Nikola Tesla My great grandmother was born on September 30, 1895 in Strum, Wisconsin, and used to tell us the most important invention for the home, in her lifetime, was the clothes washing machine. Now history always seems to make the present era seem more civilized, when in fact, it is probably only cleaner, thanks to my grandmother’s favorite invention. But, I wonder if it is easier. Certainly, there were many patents issued in the 1880’s for inventions that truly would change the lives of future generations, and a handful of these amazing contrivances would have a great impact on that which is truly important to an industrialized nation: the machinery that speeds business, business being the true backbone of a country, but to a country girl whose family depended on farming, the clothes washing machine still stands out as the one that saved her the most time. So this essay will delve into the era of the 1880’s and focus on one of the most important inventors that ever lived, Nikola Tesla. Many business machines were patented before Nikola Tesla patented the alternating-current electromagnetic motor in 1888 (while the popular Thomas Edison was stubbornly clinging to direct-current motors), but soon more and more inventors were realizing this new source of harnessed power could bring glorious miracles to business, thus providing them with even more glorious profits.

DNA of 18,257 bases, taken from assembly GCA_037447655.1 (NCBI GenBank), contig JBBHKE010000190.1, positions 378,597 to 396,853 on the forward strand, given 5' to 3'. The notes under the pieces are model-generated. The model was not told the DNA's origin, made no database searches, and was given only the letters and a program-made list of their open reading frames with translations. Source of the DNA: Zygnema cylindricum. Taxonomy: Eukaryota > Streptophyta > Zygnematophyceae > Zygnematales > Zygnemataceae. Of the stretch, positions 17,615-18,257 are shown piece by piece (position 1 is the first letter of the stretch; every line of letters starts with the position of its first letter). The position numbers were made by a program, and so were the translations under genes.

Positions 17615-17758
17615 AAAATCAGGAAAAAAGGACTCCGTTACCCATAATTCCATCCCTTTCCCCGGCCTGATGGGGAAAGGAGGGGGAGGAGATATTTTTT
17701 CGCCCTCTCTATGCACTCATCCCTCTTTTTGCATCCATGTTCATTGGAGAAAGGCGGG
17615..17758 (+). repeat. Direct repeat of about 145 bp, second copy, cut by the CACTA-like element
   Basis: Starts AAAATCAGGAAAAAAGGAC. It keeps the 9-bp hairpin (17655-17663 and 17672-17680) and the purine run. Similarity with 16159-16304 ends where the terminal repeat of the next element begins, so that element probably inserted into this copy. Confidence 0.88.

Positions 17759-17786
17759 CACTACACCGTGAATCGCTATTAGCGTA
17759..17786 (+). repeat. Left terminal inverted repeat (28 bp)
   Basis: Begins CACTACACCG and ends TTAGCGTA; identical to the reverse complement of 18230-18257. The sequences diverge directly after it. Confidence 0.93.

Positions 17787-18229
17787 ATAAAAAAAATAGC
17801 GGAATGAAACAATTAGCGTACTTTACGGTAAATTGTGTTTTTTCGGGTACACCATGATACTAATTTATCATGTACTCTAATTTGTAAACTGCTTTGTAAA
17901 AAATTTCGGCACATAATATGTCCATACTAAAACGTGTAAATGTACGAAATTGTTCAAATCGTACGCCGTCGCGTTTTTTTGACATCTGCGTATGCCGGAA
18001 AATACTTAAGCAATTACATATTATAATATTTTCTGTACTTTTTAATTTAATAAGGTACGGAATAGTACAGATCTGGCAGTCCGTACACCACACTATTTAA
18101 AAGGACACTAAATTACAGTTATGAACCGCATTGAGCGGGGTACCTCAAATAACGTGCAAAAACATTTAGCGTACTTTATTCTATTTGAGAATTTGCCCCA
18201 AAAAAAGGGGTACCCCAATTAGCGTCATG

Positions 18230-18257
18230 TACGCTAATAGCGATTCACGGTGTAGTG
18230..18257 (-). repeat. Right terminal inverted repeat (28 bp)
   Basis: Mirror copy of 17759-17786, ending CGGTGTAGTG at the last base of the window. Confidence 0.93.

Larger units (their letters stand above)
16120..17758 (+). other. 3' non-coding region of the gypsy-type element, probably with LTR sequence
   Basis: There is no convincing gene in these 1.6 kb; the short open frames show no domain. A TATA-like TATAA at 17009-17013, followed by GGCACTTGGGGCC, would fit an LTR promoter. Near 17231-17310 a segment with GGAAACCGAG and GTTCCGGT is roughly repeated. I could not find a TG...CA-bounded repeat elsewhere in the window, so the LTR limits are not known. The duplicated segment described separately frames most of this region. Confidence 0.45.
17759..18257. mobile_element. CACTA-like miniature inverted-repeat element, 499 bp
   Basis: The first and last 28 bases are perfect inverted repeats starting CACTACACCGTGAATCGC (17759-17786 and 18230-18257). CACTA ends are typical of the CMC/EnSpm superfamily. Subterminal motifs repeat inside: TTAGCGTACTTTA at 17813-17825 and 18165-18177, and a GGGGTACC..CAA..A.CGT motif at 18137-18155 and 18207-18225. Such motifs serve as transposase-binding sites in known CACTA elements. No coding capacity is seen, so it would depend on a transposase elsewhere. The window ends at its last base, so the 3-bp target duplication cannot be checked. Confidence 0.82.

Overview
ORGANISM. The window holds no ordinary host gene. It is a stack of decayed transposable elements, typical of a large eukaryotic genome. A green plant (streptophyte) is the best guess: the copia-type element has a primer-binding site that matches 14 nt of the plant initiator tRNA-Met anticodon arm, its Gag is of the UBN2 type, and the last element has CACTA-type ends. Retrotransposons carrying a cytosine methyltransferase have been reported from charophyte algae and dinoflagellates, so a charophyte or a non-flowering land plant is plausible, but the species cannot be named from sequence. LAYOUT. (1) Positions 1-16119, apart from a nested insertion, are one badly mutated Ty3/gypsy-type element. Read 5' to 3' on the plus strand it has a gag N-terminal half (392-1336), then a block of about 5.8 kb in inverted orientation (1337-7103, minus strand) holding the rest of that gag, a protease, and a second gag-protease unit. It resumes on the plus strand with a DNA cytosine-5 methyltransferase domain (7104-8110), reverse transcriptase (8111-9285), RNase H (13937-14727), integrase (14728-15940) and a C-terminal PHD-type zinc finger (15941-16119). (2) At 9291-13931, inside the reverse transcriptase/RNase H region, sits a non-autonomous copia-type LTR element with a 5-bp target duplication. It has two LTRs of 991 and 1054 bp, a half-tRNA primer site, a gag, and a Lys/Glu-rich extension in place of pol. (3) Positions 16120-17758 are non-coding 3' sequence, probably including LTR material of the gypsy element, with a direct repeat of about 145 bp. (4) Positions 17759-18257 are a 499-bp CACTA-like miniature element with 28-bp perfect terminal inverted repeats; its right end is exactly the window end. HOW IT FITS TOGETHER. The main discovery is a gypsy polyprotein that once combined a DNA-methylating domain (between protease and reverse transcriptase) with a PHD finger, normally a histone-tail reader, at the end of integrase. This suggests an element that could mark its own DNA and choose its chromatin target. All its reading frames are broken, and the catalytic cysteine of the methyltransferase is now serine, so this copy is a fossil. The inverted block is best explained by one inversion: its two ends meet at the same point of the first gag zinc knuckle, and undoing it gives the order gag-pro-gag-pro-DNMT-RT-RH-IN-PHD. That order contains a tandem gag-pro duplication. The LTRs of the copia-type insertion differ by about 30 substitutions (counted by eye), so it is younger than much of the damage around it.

But first, the washing machine, truly in honor of my great grandmother, who will be 105 years old this year. Before the days of washing machines, people got dirt out of their clothes by pounding them on rocks and washing the dirt away in streams. Sand was used as an abrasive to free the dirt. Soap was discovered at Rome’s Sapo Hill where ashes containing the fat of sacrificial animals were found to have good cleaning powers. The earliest washing machine – the scrub board – was invented in 1797.
In 1874 William Blackstone, a Bluffton, Indiana merchant and manufacturer of corn planters, built a birthday present for his wife. It was a machine that removed and washed away dirt from clothes. It consisted of a wooden tub in which there was a flat piece of wood containing six small wooden pegs. The inner mechanism looked something like a small milking stool. It was moved back and forth by means of a handle and an arrangement of gears. Dirty clothes were snagged on the wooden pegs and swished about in hot soapy water.
Mr. Blackstone began to build and sell his washers for $2.50 each. Five years later he moved his company to Jamestown, New York where it is located today and where it still produces washing machines. Competitors moved in quickly – there have been more than 200 washing machine manufacturers in the U.S. in the past century. Competition has kept keep prices down.
Many early washing machines cost less than $10. A wringer, invented in 1861, was added to the washer. Metal tubs replaced wooden types around 1900. Drive belts made possible use of steam or gasoline engines in the early 1900s and electric motor power for the first time in 1906. A rotary handle and a flywheel underneath operated Maytag’s first washer, built in 1907.